To illustrate the effect I can offer personal testimony. When working at my last job I spent a great deal of salaried time collecting data and presenting it. Much like what is presented in this unsalaried blog. The difference is that when a “work product” was done (almost always in the form of Powerpoint slideware), it would be released to the audience which requested it. This audience could be as small as one person or as large at a few dozen. But once consumed by the audience, the product had a half-life of about a week. It would be literally forgotten in a month. Now this could be used to one’s advantage as every few months a smart analyst could dust off some old product and re-release it to the amazement of another audience or even to the same audience who had forgotten. Taken to extremes, you can envision a Dilbert-like scenario where the analyst is like Wally who has a perpetual salary for repeating ancient knowledge.

The reason this model for analysis fails is because information is rationed in corporations. The transmission, dissemination, storage and consumption of information is intentionally constrained. This makes the work of an analyst nearly useless. I finally became disillusioned with the process when, at one point in time, having worked on one piece of analysis for two weeks on the premise that it would be presented at a high-level meeting, my time slot got bumped off the agenda due to scheduling issues. My work was never presented to anyone.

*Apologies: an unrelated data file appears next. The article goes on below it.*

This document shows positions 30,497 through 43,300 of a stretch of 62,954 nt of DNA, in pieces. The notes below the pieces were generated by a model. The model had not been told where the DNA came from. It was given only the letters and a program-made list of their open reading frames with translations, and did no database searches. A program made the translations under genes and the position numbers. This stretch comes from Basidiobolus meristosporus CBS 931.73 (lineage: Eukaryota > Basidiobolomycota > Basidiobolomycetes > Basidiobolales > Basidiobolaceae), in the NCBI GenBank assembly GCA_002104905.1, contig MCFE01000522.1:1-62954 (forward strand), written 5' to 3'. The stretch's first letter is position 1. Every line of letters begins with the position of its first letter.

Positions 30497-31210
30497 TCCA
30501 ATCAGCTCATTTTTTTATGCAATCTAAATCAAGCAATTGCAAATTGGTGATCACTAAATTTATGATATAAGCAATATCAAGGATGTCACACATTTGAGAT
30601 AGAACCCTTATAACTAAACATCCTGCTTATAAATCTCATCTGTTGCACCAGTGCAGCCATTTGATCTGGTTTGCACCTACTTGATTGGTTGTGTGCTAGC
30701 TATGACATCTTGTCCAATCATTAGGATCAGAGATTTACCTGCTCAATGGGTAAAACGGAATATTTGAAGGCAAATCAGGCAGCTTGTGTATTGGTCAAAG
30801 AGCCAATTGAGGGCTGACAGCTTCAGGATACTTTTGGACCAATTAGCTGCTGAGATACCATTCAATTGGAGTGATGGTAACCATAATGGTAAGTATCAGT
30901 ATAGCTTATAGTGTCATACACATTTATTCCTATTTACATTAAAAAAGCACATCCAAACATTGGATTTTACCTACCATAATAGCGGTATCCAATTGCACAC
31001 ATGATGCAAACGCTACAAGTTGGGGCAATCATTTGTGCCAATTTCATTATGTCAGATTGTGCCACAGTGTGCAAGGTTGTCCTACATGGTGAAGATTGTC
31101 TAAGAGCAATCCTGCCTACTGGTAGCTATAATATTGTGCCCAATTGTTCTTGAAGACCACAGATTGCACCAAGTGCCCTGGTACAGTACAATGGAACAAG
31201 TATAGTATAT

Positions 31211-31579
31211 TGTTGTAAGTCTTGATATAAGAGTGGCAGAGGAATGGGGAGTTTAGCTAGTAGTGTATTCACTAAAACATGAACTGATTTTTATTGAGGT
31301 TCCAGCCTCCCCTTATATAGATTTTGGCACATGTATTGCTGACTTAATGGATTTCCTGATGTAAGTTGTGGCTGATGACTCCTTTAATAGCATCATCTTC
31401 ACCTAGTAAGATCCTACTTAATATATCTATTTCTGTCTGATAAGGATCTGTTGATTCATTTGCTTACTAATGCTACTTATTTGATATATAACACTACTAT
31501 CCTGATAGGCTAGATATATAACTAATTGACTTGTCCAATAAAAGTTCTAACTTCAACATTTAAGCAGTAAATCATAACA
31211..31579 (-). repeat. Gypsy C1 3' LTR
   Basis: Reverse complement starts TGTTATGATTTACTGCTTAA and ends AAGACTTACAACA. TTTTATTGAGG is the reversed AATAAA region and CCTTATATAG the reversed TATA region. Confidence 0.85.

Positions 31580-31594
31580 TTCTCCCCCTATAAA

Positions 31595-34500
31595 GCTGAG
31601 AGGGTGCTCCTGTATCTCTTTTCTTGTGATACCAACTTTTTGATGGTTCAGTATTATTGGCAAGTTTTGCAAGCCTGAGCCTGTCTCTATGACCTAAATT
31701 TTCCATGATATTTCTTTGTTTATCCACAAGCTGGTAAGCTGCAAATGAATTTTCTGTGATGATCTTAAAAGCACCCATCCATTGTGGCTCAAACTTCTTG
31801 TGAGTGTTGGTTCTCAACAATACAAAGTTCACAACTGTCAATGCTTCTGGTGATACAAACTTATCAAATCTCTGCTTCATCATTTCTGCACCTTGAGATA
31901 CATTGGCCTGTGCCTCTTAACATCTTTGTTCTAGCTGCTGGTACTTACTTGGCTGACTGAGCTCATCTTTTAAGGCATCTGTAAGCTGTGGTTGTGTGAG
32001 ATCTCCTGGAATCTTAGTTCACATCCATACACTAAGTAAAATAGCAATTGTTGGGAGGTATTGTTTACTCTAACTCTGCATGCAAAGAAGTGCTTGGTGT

It was at that time that I realized that my “work product” was non-essential to the meeting anyway. It was, for the lack of a better word, executive entertainment. So, naturally, realizing that I was really an entertainer I resolved to become better at it. That led me to target not those who request the work, but the largest audience possible because they would give me better feedback. I began to blog internally.

Calling analysis entertainment may sound flippant, but at a more core level, it’s actually an enlightened way to see the process. Steve Jobs is an executive but his skill at entertaining an audience is what makes him an effective communicator with huge consequences to his firm. In olden days CEOs were lauded for their problem solving skills, then for their sales skills, but now they need to be “charismatic” and therefore entertaining.